Monday, December 11, 2006

A Passion for Music

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Official Google Mac Blog: A Passion for Music

Posted by Mark Dalrymple, Member of Technical Staff, Mac Team

After an orchestra rehearsal last month, some of us went to the local Eat-n-Park, a family restaurant chain here in western Pennsylvania. I was decked out in a traditional black Google T-shirt. After chatting with the waitress a bit, she asked about the shirt, and I said that I worked at Google. She said "Wow! It never occurred to me that people actually worked there."

Yes, indeed, real live people work here. And because we're real people, we have real interests. The most interesting programmers I've come across have also had serious passions outside the world of bits and bytes. Among the Googlers I know are a triathlete, an expert wordsmith, a rescue dog trainer, and an incredible black-and-white photographer.

My particular passion is music. I've been playing music of one kind or another since fourth grade, having floated into and out of dozens of groups, and I have played hundreds of performances over the years. I met my wife Sharlotte in a community orchestra in Northern Virginia. Since moving to the Pittsburgh area in 2000, we've joined two concert bands, one community orchestra, an on-again off-again woodwind quintet, and we sing in a church choir.

I started out my music career on trombone in elementary school and got to be a fairly decent player. In junior high school, my folks sent me to The Summer Arts Camp at Interlochen, an 8-week musical immersion experience where you perform 7 complete concerts. That's a fresh batch of music nearly every week! At Interlochen, I met the bassoon while I was counting hundreds of bars of rest during orchestra rehearsals. One week the group was doing the Berceuse and Finale from Stravinski's Firebird suite, which has an amazing bassoon part. At that point, I decided I wanted to play that thing. I had to play that thing. Luckily, my school had an instrument no one was using, so I glommed onto it and took some lessons. I've kept up with both instruments over the years, becoming a "doubler": that is, I play each of them well enough to not embarrass myself in public.

Sharlotte and I are very busy musically, especially during the holiday times. This month, we're slated to play a three-night run of a hometown Christmas musical, one orchestra concert, three community band benefit concerts, background music at a grocery store, background music for a dinner banquet, two church services, and we'll be demonstrating the double-reed family to the local middle school's seventh grade band. It's a crazy schedule, but we love it.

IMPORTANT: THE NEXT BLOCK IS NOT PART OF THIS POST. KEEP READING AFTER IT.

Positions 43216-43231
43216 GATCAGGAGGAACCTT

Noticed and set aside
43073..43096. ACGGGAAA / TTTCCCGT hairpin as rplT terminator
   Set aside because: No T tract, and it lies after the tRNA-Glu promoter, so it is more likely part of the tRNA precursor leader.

I'll leave you with two recordings. In the first, I'm performing "Bye Bye Blues", a bass trombone solo with the Westmoreland Symphonic Winds Jazz band. The other is Zephyrs (The West Winds), a quintet I'm in, playing the second movement of the woodwind quintet by Muczynski, which includes Sharlotte on oboe and me on bassoon. I hope you enjoy the music -- played by people!


Sunday, December 10, 2006

[G] Developer doc updated (more to come!)

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Inside Google Desktop: Developer doc updated (more to come!)

Take a look at our updated developer documentation — pages aimed at anyone who uses the Google Desktop SDK. Of course, the new doc describes the API changes in our latest release, but we've made other changes, too. The top-level and gadget doc has been reorganized, looks more like other Google API doc, and has some new navigational aids such as simplified side links and hierarchical links at the top.

We're still working on the doc. One of our short-term plans is to post code examples, so you won't have to download the SDK to see some source code. Another is to post a tutorial that leads you through writing your first gadget.

If you miss the old doc — maybe we removed a mostly obsolete or confusing page that you still find useful — you can download an archived version. See Using the Gadget API for details.

What else should we do? Please post your suggestions to the Developer Forum.